Honduras low-key on contra clash. Tries to avoid confrontation with Nicaragua as US steps up aid

By , Special to The Christian Science Monitor

The Honduran government is keeping its head down as debate flies back and forth over the size and scope of the alleged Nicaraguan incursion into Honduran territory. Its behavior all week indicates a great reluctance to create a major confrontation with Nicaragua. The government did not even confirm the Nicaraguan incursion until after the White House announced the incident Monday. And even when the Nicaraguan forces were reported to be pulling out at mid-week, the government continued to watch its words carefully.

Alluding to past Sandinista border violations, Foreign Minister Carlos L'opez said Tuesday, ``These things happen. We mustn't create alarm or a warlike climate.'' And in a similar low-key vein, President Jos'e Azcona Hoyo left Tegucigalpa later that day to spend a few days on Honduras's northern coast for Easter vacation.

But some Hondurans and other observers here see the fighting in Honduras between Nicaraguan troops and the contras as an unexpected bonus for the Reagan administration -- as a ready-made example of Sandinista ``aggression'' just when the administration is pushing hard in the US Congress for $100 million in aid for the contras.

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And, if the United States figure of 1,500 Sandinista soldiers is correct, this week's incursion is the largest Nicaraguan advance into Honduras since the ``contra'' rebels began operations in 1982. The most serious previous such encounter occurred last May when a reported 800 Nicaraguan soldiers crossed the border and fought pitched battles with the contras on the outskirts of the main guerrilla camps.

Meanwhile, the Honduran government's denials that it shelters or has any relations at all with the contras look increasingly threadbare.

Earlier this month, one of the last shreds of Honduran ``deniability'' was torn away when US Defense Secretary Caspar Weinberger, Secretary of State George Shultz, and other administration officials spoke publicly about Honduras's role in the contra war. Nonetheless, when asked this week if the Nicaraguans had entered Honduras in order to attack the contra camps, government spokesman Lisandro Quezada continued to insist that, ``Our territory is not a base for anyone.''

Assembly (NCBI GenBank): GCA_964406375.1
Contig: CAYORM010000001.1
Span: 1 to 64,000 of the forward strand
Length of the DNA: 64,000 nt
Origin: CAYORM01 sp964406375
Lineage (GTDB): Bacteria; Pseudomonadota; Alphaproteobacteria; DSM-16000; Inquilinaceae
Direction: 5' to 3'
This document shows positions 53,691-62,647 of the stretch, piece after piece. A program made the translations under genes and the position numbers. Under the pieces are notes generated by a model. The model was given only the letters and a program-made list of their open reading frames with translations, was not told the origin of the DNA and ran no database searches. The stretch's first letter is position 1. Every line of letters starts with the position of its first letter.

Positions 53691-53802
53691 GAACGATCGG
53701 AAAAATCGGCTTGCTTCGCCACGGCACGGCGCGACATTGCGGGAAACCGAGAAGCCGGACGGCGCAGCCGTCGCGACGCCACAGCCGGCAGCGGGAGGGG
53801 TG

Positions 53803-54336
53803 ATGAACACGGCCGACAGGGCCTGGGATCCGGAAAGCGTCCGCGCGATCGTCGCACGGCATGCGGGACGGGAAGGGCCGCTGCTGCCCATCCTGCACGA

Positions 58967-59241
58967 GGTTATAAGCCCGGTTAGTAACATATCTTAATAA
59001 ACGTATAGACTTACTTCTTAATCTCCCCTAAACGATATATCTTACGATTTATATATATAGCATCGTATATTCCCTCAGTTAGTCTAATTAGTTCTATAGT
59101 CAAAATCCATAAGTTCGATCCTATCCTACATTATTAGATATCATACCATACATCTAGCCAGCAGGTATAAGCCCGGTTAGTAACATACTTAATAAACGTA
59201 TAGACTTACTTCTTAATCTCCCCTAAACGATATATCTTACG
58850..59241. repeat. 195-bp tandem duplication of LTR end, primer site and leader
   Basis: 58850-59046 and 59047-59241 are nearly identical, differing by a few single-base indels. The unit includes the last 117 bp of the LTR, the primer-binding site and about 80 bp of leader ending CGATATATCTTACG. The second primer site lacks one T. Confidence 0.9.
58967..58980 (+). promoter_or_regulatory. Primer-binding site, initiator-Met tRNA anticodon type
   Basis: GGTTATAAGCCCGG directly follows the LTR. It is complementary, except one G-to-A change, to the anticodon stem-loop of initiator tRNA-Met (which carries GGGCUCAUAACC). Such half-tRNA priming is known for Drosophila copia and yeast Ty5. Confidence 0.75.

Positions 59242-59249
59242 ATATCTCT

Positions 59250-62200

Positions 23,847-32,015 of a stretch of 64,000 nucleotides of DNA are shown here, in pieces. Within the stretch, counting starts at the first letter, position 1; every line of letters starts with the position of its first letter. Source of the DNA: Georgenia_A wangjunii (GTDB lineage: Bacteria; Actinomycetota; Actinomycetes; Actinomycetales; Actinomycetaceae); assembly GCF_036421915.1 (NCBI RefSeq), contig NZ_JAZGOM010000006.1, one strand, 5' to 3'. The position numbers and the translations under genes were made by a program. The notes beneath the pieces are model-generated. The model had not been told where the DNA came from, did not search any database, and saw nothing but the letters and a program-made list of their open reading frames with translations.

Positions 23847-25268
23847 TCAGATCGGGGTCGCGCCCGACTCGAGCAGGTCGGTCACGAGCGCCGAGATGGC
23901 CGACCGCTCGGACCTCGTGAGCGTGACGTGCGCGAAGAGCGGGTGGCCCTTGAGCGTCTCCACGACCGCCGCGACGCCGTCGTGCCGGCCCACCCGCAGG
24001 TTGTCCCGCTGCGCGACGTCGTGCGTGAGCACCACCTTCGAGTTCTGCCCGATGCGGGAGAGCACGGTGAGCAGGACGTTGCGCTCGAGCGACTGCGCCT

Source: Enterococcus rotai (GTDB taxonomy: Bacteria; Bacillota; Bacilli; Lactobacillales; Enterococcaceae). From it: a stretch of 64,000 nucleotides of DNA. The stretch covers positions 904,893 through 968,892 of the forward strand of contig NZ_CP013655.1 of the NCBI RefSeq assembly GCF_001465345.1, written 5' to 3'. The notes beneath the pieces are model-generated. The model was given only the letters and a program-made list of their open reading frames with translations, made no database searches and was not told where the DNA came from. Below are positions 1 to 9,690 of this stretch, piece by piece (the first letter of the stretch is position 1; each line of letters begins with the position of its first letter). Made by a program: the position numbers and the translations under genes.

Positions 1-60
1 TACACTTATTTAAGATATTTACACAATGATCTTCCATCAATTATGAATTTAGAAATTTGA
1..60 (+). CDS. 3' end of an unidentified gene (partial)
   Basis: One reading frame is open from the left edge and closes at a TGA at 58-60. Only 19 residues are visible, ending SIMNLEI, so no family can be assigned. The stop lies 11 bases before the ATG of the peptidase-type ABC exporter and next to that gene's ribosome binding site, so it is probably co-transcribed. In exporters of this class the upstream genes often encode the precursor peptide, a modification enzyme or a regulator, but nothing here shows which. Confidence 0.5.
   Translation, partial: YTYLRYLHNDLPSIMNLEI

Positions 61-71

The United States itself is avoiding any direct role in the border area fighting. But its indirect role has been quickly stepped up.

Early Wednesday, US-supplied and piloted Chinook and Huey helicopters began airlifting between 500 to 600 Honduran troops to a spot several miles from the combat zone in El Para'iso Province. The helicopter crews were drawn from the contingent of US troops stationed at the Palmerola air base, about 125 miles west of the area.

US personnel will merely ferry Honduran troops, and will not come close to the fighting, a US Embassy official said. No other US troops in Honduras will be involved in the border operation, said the US official.

Besides providing helicopter transports, President Reagan has ordered $20 million in emergency military assistance for Honduras. This aid will reportedly include artillery, antiaircraft weapons, and training. Gen. John Galvin, Chief of the US Southern Command in Panama, arrived in Honduras Tuesday to advise government leaders during the period of heightened tensions.

About 4,500 US soldiers are participating in several joint maneuvers with the Honduran military in different parts of the country. Roughly 125 miles to the northeast of the Sandinista-contra fighting, US Army engineers for several weeks have been building an airstrip 15 miles from the Nicaraguan border capable of handling C-130 transport planes. After the strip is finished, several hundred Special Forces and Ranger troops will hold counterinsurgency training seven miles from the border.

US officials in Washington said the current crisis began Saturday when 1,500 elite Sandinista counterinsurgency troops crossed into El Para'iso Province in an assault on the main Honduran camps of the Nicaraguan Democratic Force, the main contra force. About 6,000 rebels were in the bases at the time of the attack, according to sources close to the FDN. Many Honduran civilians reportedly fled their villages to escape the fighting. The size of the Sandinista force and the extensive combat could not be independently confirmed, because the border area is off limits to reporters.

The Nicaraguan government flatly denies that any of its troops entered Honduras, although Sandinista Army Chief of Staff Joaquin Cuadra said there have been intense battles with the contras recently near the Honduran border. Cuadra also admitted that ``When combats are near the border, it happens that artillery falls over Honduran territory.''

Informed sources close to the contras say the Nicaraguan soldiers, at first reported to be trapped by contra forces, began returning to Nicaragua Tuesday.

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